8 Tips To Prevent Credit Card Breaches

When securing your credit card information and identity, there are plenty of preventive tips that you can take right away. 

1. Use RFID Wallets

RFID Wallets provide the best protection against RFID skimming; their blocking technology secures credit cards from any risk level. In addition, using electromagnetic enclosure technology called a Faraday cage, this technology makes credit cards electromagnetically opaque by distributing electrostatic charges or radiation around the cage's exterior, thus protecting its contents from electric indictments.

2. Only Use Secure Websites

It's pivotal to avoid entering your credit card credentials on unsecured websites, as per the Federal Bureau of Investigation (FBI). They mentioned the credit card's security as, sometimes, a tiny icon of a padlock appears to symbolize a higher level of protection for data transmission. Though this icon doesn't assure a secure site, it provides some chance to be secured.

3. Avoid Using Account Number Over Phones

In its protective guide, the FTC warned that you should proceed with your transactions cautiously with anyone who wants you to enter your credit card number over his device or phone. This is especially true if someone called you to initiate the transactions using your credentials. 

4. Install Anti-Virus Software

There is a reason why your credit card details got stolen – the lack of security sometimes lures hackers to steal your hard-earned money. Having protective software on all your linked devices significantly decreases the chances of becoming a victim. In addition, it will help you remove your digital footprints.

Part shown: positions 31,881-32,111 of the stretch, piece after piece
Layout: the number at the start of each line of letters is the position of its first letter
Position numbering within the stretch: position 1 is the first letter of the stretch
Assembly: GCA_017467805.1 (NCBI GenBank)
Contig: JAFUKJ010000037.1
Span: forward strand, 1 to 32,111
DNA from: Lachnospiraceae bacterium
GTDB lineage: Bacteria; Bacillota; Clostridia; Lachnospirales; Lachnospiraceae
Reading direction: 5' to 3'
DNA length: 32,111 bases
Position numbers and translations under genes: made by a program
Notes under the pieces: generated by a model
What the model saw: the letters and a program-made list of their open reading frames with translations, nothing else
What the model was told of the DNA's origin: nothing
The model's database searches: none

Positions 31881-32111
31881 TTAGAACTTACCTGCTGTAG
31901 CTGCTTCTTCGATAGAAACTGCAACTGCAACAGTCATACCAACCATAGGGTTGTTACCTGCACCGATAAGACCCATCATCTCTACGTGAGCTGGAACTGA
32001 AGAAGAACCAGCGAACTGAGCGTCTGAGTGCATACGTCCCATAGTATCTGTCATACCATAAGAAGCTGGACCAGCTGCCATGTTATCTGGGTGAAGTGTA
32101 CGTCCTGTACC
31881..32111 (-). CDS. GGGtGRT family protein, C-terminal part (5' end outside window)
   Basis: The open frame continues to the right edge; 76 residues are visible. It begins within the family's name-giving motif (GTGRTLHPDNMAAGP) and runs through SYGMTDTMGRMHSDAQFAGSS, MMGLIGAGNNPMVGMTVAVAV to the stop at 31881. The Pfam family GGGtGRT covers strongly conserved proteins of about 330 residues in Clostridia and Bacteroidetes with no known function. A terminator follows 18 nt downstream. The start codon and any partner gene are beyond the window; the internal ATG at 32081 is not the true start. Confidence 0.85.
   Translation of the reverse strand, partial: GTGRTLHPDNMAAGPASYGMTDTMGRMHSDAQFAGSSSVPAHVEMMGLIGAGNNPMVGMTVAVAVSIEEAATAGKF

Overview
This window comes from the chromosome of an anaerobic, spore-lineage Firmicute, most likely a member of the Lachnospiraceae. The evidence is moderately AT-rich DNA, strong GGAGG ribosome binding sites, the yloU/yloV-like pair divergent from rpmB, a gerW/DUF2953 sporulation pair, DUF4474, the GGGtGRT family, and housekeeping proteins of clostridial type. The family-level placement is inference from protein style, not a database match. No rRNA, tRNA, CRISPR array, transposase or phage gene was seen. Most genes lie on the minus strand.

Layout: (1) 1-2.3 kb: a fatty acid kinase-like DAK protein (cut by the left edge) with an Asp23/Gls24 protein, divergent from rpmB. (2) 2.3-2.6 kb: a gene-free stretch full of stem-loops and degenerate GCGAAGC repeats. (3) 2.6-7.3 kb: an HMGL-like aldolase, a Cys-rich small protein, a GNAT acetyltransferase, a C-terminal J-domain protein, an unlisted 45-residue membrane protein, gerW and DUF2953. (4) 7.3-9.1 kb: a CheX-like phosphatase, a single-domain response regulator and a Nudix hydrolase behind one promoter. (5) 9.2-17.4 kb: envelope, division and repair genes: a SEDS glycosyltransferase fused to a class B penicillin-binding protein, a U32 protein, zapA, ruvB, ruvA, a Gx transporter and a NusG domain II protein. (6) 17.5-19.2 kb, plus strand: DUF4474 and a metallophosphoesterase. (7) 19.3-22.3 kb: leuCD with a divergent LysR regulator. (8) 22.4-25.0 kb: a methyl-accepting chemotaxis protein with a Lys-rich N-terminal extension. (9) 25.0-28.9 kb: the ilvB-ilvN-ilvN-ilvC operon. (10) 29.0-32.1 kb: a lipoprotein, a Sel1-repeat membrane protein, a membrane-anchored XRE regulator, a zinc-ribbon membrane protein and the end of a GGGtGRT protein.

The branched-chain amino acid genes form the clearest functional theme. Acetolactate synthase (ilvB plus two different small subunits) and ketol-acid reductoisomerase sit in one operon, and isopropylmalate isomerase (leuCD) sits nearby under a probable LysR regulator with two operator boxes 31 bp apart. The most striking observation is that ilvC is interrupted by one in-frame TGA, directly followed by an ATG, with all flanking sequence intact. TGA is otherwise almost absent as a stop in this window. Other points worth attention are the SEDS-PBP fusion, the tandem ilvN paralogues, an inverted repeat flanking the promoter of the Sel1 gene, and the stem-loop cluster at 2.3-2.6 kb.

5. Check Your Credit Card After Every Transaction

Keeping a close eye on accounts can be the best way to protect against credit card frauds. You should check your transactions thoroughly at least once a month to ensure each charge on your credit card is done by you. If you find any suspicious order or purchase on your account, inform your credit card issuer right away.

6. Be Mindful Of In-Person Credit Card Transactions

While using a credit card in any restaurant or retail store, try to avoid situations where the employee processes your card walks away from you, and takes your card out of your view. If they take your card into another area away from you, chances are there they might copy your card number, expiration date, and security code.

7. Never Sign Blank Credit Card Receipts

Always verify your amount on the credit card receipt before signing it. For example, if you get a credit card receipt with blank spaces in it, write down $0 in those empty spaces or draw through them before putting your signature. Otherwise, the risks that the cashier could write in an amount and send the purchase to your credit card issuer are high.

8. Shred Anything Having Your Credit Card Number

Don't toss your credit card billing receipts immediately into the trash; they typically have your complete credit card number printed on them. Instead, tear them up to keep dumpster divers from getting their hands on your credit card info. The same advice applies to old credit cards that have expired or been bounced.

You can protect your card by taking a step further, put the shredded pieces in different trash bags for the extra keen thieves who might put shredded pages back synchronically.


There have been millions of credit cards stolen in a similar timeframe and likely billions of financial crimes. To help people save their companies and themselves, these protective steps are mandatory to accomplish. 

Protective measures can lessen or eradicate the chances of becoming a victim and save people's hard-earned money.